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Chinese nuclear firm eyes $1.23 billion Kalahari bid
March 7, 2011 / 6:31 PM / 7 years ago

Chinese nuclear firm eyes $1.23 billion Kalahari bid

LONDON (Reuters) - Kalahari Minerals KAH.L is in talks about a possible 756 million pound ($1.23 billion) offer from a Chinese state-owned nuclear power producer seeking new sources of uranium.

London-listed Kalahari, which holds around 43 percent of Extract Resources EXT.AX EXT.TO, said on Monday a unit of China Guangdong Nuclear Power Holding Corporation (CGNPC) had proposed a possible offer of 290 pence per share.

Although both companies said there was no certainty CGNPC would make a formal offer, Kalahari said it would recommend to its shareholders a formal offer, if made on the proposed terms.

CGNPC’s possible offer represented an 11 percent premium to Kalahari’s closing price on Friday. “The Kalahari board believes this represents attractive value for Kalahari shareholders,” its executive chairman Mark Hohnen said.

Kalahari closed up 9.5 percent at 284.6 pence, after a high at 293.5 pence.

Kalahari also said it was also in talks to simplify its shareholder structure with Extract, in a bid to combine assets with Rio Tinto (RIO.AX) (RIO.L) in Namibia.

The company wants to combine Extract’s Husab Uranium Project with the neighboring Rossing Uranium mine owned by Rio Tinto.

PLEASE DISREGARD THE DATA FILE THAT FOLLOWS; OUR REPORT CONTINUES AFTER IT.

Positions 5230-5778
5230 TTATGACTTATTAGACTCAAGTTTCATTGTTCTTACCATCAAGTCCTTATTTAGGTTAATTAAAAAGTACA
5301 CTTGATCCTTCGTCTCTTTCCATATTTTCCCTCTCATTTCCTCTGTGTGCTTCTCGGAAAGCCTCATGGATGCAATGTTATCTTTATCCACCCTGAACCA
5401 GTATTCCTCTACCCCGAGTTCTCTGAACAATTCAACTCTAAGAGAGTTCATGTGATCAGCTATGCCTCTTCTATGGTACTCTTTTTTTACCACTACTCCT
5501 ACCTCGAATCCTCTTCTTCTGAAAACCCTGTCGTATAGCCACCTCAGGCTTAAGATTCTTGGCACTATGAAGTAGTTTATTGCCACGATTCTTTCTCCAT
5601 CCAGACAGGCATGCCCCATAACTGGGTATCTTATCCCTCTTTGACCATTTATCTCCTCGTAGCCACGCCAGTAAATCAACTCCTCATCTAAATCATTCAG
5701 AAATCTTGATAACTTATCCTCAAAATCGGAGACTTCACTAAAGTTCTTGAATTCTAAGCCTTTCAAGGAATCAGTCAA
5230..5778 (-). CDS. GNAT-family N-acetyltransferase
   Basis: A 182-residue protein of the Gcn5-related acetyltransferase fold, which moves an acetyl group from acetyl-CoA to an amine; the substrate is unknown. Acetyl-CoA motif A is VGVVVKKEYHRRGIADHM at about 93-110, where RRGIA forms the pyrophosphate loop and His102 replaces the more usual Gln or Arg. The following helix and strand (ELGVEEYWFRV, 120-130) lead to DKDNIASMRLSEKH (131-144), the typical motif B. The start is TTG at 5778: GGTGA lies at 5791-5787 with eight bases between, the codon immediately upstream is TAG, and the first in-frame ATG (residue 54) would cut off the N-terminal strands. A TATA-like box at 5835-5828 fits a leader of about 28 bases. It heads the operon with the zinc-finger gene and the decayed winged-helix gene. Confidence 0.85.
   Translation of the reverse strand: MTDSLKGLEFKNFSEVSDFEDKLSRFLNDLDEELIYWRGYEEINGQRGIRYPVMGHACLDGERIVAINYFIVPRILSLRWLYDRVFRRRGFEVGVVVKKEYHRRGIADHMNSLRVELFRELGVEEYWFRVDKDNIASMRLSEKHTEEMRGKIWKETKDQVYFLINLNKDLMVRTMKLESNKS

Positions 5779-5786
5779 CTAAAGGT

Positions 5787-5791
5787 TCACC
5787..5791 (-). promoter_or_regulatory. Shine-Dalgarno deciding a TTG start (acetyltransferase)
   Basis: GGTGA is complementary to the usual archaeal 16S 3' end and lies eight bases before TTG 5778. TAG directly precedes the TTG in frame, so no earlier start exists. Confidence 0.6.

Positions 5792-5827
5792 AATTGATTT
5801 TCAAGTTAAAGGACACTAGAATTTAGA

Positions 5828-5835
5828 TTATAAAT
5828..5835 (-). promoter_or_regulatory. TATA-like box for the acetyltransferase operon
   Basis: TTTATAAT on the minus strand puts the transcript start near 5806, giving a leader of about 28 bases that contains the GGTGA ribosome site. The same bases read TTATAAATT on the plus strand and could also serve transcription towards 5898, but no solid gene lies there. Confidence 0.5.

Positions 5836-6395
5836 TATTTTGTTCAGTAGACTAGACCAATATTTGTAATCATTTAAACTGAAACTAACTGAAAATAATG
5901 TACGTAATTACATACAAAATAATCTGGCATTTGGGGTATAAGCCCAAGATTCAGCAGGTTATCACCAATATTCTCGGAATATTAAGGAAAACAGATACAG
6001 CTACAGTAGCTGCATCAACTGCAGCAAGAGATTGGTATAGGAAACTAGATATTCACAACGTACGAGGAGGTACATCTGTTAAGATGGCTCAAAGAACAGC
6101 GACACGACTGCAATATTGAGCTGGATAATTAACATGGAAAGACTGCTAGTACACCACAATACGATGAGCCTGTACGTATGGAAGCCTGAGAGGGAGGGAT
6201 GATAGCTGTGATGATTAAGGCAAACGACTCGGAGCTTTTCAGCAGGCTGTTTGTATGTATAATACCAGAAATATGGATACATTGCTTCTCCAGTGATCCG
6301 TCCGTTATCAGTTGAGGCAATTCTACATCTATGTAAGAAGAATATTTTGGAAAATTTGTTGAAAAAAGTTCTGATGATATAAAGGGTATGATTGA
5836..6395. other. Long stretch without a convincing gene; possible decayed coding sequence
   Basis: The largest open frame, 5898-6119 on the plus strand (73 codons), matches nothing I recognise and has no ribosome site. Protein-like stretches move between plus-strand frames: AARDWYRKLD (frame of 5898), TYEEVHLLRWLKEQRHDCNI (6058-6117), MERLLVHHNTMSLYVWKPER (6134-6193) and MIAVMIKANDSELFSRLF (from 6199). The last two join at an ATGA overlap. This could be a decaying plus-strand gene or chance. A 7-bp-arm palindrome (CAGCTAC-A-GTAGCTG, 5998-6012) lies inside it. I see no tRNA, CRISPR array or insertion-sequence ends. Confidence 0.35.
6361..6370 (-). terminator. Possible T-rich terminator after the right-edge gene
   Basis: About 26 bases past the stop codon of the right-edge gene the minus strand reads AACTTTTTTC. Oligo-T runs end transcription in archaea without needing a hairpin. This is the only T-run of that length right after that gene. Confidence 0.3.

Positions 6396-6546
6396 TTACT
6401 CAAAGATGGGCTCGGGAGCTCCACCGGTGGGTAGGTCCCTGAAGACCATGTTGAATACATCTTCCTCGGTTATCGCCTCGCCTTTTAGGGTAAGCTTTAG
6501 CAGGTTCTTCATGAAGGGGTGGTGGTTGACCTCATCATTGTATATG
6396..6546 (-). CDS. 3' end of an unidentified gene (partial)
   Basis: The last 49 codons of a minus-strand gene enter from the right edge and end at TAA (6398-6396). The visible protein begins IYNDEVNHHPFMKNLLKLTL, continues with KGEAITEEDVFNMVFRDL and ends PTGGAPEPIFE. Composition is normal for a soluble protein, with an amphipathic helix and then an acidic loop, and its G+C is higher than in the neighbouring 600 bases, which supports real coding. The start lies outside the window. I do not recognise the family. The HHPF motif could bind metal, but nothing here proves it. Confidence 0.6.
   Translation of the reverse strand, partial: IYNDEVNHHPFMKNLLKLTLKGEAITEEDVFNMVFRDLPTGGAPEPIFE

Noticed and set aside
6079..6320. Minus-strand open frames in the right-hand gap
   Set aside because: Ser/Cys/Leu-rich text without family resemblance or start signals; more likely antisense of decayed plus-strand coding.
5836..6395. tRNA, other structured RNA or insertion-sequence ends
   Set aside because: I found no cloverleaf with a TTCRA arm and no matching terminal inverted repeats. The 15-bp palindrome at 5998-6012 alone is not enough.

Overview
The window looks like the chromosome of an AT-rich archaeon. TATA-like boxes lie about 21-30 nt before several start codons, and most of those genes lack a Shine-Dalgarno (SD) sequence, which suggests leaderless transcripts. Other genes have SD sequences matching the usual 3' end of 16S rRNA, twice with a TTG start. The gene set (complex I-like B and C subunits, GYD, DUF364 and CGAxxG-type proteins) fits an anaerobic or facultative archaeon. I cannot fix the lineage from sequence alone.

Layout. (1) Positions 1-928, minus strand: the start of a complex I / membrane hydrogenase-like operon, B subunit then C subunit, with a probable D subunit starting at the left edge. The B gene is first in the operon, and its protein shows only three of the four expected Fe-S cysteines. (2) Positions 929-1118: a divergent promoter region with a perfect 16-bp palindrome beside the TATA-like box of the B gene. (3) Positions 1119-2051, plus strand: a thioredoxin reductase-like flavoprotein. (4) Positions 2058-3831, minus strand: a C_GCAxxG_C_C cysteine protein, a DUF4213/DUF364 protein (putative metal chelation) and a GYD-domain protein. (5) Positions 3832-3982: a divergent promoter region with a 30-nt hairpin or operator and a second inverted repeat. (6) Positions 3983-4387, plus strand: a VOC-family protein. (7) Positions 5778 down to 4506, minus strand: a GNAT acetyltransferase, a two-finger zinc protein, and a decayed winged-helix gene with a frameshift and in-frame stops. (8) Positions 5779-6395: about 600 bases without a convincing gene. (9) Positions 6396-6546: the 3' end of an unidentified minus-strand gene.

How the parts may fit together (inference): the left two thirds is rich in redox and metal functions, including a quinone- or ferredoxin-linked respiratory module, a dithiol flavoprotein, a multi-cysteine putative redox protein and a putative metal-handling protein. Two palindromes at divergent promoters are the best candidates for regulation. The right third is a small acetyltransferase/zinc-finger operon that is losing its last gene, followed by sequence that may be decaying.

Kalahari said CGNPC has established strong relationships with domestic and overseas manufacturers and suppliers of natural uranium.

“The Kalahari board believes this preeminent position in the uranium sector makes CGNPC a suitable partner for the realization of the full potential of the Husab Uranium Project to the benefit of all stakeholders,” Hohnen said.

Extract’s chairman had told Reuters in February the company had no intention of selling its Husab uranium deposit, the largest of its kind in the world.

Analysts have long said Extract could be an eventual target for Rio, whose Rossing mine is near Extract’s Husab deposit.

Speculation was renewed last month week when the two companies said they were in talks to combine their uranium projects.

Reporting by Lorraine Turner and James Davey; Editing by Rhys Jones

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